This was our pig-out day, where we planned to eat all day. Also, it was also a despedida for my cousin who is going abroad to study. First off was breakfast at Banapple’s then head off to Tagaytay and have lunch there.
We did not plan to go on a boat ride or horseback riding, but it proved to be a fun adventure. We had to travel to the foot of the mountain by car to reach the place where we would ride the boat to cross the island. The boat ride wasn’t bumpy at all, it was quite a long ride but the smell of the sea and the breeze of the wind as we sped through was lovely. I haven’t tried horseback riding, and I think we had not much time to be afraid because right after the boat ride, we agreed to ride the horse to reach the crater. They rounded up the horses right away and asked us to ride them. There were no orientations or introductions, just that we boarded and the journey started. I’m a bit afraid then because we were quite high up and the only thing we can hold on to is the one in front of us, no straps or any safety procedures. I conditioned myself to just go through with it and relax my mind, I don’t know why but I suddenly thought about animals being able to sense if a person is tensed so I tried release any fear I had. The horse I’m riding kept on using the side track, where we’re really close to the edge of the cliff, in addition to that, the guide responsible for my horse repeatedly said that there seems to be something wrong with the horse’s feet, and then a strong gust of wind once in a while. I told myself to trust the horse I’m riding because she knows the path. I felt sorry for the horse I’m riding, it must be exhausted and it has to bring us to the top and back down. There were some who overtook us, visitors who rode the horse on their own and it’s a pity how the guides should chase after them. The view on the trek was amazing; I guess that took my mind off the things to worry about. It was like the adventures we see on TV where the heroes ride the horses to journey to another kingdom (even though technically we’re not the ones guiding the horse), you’ll be able to see the other side of the mountain, the green fields and the vast unknown. God’s creations are indeed wonderful and they possess infinite beauty.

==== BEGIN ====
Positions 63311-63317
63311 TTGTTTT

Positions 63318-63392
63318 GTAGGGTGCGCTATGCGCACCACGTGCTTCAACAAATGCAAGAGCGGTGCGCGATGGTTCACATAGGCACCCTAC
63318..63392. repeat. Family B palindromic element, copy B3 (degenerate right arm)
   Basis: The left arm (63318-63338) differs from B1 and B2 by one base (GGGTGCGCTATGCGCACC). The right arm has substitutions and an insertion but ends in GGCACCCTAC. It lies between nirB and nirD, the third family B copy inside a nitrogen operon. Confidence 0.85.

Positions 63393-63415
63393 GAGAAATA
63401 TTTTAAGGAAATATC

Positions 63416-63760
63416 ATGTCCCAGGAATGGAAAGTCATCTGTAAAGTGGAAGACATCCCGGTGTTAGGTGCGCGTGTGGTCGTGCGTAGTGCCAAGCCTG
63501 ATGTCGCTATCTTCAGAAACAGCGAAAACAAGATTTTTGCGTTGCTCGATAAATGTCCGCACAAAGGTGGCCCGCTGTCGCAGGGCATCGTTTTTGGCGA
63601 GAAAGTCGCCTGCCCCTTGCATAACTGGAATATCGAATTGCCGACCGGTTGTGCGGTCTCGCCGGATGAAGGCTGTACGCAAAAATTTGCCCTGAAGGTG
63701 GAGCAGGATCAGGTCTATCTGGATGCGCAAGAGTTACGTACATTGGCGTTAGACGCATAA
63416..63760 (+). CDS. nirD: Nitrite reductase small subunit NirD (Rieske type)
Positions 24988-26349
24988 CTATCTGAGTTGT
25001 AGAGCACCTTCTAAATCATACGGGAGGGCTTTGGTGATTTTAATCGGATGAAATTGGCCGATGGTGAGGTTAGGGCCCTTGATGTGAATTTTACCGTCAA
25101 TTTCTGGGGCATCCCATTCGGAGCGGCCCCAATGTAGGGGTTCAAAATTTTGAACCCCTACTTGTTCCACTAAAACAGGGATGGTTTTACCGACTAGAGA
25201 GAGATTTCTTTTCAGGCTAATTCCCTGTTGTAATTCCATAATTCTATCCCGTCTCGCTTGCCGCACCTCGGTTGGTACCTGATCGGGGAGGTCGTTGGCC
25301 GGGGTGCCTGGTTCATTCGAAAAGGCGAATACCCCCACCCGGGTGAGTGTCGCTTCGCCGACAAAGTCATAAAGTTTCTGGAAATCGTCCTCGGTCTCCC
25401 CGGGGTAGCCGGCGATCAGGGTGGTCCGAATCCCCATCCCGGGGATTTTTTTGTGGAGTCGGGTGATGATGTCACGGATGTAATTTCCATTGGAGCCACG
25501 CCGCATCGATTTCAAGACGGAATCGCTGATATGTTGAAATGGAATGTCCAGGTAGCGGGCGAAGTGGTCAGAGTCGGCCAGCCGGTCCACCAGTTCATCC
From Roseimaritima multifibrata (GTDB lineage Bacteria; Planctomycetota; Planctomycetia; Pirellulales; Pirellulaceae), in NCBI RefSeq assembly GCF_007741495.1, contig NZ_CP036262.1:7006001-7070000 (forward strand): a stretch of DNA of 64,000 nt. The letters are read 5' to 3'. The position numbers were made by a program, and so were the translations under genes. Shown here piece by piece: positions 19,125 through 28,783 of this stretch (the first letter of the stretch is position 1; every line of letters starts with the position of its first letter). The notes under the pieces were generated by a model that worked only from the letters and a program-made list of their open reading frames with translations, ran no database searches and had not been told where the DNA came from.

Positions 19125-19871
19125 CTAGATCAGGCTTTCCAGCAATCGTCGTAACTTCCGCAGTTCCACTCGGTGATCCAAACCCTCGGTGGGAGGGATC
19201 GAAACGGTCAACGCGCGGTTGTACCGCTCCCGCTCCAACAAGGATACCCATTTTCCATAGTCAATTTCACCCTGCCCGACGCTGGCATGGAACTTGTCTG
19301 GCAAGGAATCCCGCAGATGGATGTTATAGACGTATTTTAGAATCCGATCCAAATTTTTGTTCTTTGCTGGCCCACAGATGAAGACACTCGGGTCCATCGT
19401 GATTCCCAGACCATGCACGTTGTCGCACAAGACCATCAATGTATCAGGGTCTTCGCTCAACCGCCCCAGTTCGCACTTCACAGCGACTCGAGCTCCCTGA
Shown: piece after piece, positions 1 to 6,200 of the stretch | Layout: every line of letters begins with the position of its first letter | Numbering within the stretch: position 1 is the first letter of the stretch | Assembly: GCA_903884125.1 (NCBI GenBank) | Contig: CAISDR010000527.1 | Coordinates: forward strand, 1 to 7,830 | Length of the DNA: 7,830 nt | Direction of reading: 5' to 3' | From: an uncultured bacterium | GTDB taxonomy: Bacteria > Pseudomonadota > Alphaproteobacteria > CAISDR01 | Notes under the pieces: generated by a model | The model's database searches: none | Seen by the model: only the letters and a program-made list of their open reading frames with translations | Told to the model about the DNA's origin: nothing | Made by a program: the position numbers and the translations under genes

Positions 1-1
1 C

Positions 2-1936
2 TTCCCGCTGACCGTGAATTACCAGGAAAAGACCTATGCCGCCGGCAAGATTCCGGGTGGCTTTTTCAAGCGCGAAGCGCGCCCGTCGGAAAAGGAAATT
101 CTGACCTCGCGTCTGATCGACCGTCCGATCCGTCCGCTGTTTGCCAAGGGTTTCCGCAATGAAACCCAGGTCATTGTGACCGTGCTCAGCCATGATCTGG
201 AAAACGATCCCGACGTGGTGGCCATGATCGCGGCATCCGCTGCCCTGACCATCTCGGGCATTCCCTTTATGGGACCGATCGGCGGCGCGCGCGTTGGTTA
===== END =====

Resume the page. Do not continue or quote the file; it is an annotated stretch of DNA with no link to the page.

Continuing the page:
When we reached the observation deck overlooking the crater, we thought, what a breathtaking sight! We crossed the island, rode the horse to the top of the crater and many times we asked if we are near our destination and the guide would said, not yet. Later on, they pointed to us over that direction we’re headed. And wow, that’s quite a distance from where we were then. Finally, we arrived and the horse and the guide, who travels on foot, would have the chance to rest while we enjoy the scenic view.
It’s a great tourist spot, if only the government could support it all the way. If not for the investors and the local guides, the place might not be maintained to this day. According to them, they were the ones who made the path to the crater, and investors would let them raise their horses. Currently, they have about 1,000 in their stable. Dad said that in their time, there were only about a hundred of horses. They could develop this site more; encourage tourists to visit this wonderful place. Place signboards and instructions, as well as proper rates so that there won’t be confusion in the costs of the attractions, also so that we could weigh how much the guests could tip the guides as they please.